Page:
for the economy in six years, the corporate price deflator failed to rise in Q4. It
was a goose-egg – 0.0% — and the year-over-year trend is a mere 0.7%, which is
less than half the pace of a year ago (+1.6%) when practically everyone thought
the world was coming to an end. At least the last time we saw a GDP print like
5.7% we had some modicum of pricing power — the business deflator was up at
nearly a 2% annual rate. Not zero.

Page 8 of 12
February 5, 2010 – LUNCH WITH DAVE


United States: Nonfarm Business Sector Implicit Price Deflator
(year-over-year percent change)



50 55 60 65 70 75 80 85 90 95 00 05

Shaded region represent periods of U.S. recession

Source: Haver Analytics, Gluskin Sheff

We went into the databank, and back to 1947 we have seen plenty of times
when output growth rose at over a 7% annual rate in any given quarter — over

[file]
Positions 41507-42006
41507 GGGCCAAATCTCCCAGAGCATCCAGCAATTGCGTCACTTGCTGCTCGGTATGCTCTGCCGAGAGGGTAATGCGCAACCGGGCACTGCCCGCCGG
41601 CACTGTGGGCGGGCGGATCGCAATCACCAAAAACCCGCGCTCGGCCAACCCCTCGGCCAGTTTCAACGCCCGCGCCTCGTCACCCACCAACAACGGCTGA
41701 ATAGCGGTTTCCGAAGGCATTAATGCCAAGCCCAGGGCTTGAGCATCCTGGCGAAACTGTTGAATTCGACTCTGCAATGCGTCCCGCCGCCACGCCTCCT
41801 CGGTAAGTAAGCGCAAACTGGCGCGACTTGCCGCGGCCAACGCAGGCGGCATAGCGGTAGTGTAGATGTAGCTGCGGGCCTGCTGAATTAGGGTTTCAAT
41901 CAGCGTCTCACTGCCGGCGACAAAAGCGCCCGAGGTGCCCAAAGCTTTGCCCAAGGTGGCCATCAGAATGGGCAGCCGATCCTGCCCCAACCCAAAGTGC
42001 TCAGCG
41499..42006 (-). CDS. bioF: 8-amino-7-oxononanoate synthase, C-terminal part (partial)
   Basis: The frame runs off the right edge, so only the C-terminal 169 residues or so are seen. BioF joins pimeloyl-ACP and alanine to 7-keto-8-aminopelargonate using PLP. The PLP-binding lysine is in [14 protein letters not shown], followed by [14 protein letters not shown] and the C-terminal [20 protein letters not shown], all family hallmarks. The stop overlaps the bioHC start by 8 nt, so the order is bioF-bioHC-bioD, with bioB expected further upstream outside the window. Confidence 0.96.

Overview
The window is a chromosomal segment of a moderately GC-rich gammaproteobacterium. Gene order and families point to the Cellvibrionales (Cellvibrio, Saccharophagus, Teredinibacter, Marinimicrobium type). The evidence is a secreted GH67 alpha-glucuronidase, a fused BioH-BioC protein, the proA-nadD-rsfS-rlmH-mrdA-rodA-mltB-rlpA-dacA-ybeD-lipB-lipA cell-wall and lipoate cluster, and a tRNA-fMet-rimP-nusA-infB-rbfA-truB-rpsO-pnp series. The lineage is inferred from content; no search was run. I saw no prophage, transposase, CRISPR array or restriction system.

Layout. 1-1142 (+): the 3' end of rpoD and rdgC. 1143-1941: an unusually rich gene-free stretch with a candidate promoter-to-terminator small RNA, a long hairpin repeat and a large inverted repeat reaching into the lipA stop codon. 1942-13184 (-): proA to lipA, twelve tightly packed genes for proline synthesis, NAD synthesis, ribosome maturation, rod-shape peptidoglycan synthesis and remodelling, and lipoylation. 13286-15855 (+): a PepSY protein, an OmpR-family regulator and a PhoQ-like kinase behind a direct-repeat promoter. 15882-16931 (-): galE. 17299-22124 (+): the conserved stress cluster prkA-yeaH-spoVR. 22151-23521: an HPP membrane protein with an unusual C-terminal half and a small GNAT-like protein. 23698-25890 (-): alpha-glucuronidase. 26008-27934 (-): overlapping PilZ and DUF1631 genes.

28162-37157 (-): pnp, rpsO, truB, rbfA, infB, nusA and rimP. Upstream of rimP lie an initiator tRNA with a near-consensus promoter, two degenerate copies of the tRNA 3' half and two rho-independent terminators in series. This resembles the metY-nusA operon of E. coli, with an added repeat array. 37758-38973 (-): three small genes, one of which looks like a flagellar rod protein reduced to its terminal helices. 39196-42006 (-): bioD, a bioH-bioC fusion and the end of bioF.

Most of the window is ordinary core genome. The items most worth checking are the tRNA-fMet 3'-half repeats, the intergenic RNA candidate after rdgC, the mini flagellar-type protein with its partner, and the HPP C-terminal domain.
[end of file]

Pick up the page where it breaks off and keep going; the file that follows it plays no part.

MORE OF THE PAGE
60 times in fact. But never before has happened in the context of declining
employment — normally such growth in output is met by a 650,000 quarterly
increase in employment, not a decline in excess of 400,000 As we said, it’s the
Houdini rabbit-out-of-the-hat recovery.


Initial jobless claims in the U.S. bucked the consensus and rose for the fourth
time in five weeks — to 480k for the January 30th week, from 472k the prior
week. The smoothed four-week moving average also rose for the third straight
week, which is not a good sign at all — to 469k, which is still consistent with net
job loss even with the addition of the census workers (who, by the way, will only
be working two days a week and as such will only show up in part-time
employment). The backlog of existing claims, which includes all the folks on
emergency and extended benefits, rose 53k during the week of January 16, and
attests to the view that even as the pace of firings has subsided, hiring trends
remain extremely soft.

To put 480k in jobless claims into proper perspective, it is 80k higher than the